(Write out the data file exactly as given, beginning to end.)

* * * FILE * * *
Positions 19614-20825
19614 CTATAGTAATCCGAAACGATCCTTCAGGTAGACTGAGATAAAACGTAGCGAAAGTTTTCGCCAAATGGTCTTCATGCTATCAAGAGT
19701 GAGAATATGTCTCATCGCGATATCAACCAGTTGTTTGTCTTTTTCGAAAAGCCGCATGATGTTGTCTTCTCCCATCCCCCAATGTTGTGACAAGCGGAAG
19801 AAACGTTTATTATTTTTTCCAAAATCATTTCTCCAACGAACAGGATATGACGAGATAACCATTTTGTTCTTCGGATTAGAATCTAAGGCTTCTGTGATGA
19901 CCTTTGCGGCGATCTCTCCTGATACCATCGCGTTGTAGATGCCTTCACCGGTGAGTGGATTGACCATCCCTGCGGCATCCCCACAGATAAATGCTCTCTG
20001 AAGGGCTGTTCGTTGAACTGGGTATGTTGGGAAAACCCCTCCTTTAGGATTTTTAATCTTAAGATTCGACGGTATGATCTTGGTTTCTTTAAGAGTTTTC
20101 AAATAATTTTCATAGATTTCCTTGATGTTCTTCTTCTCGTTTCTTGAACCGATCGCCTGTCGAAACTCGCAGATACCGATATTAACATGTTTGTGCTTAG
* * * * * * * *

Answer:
Positions 19614-20825
19614 CTATAGTAATCCGAAACGATCCTTCAGGTAGACTGAGATAAAACGTAGCGAAAGTTTTCGCCAAATGGTCTTCATGCTATCAAGAGT
19701 GAGAATATGTCTCATCGCGATATCAACCAGTTGTTTGTCTTTTTCGAAAAGCCGCATGATGTTGTCTTCTCCCATCCCCCAATGTTGTGACAAGCGGAAG
19801 AAACGTTTATTATTTTTTCCAAAATCATTTCTCCAACGAACAGGATATGACGAGATAACCATTTTGTTCTTCGGATTAGAATCTAAGGCTTCTGTGATGA
19901 CCTTTGCGGCGATCTCTCCTGATACCATCGCGTTGTAGATGCCTTCACCGGTGAGTGGATTGACCATCCCTGCGGCATCCCCACAGATAAATGCTCTCTG
20001 AAGGGCTGTTCGTTGAACTGGGTATGTTGGGAAAACCCCTCCTTTAGGATTTTTAATCTTAAGATTCGACGGTATGATCTTGGTTTCTTTAAGAGTTTTC
20101 AAATAATTTTCATAGATTTCCTTGATGTTCTTCTTCTCGTTTCTTGAACCGATCGCCTGTCGAAACTCGCAGATACCGATATTAACATGTTTGTGCTTAG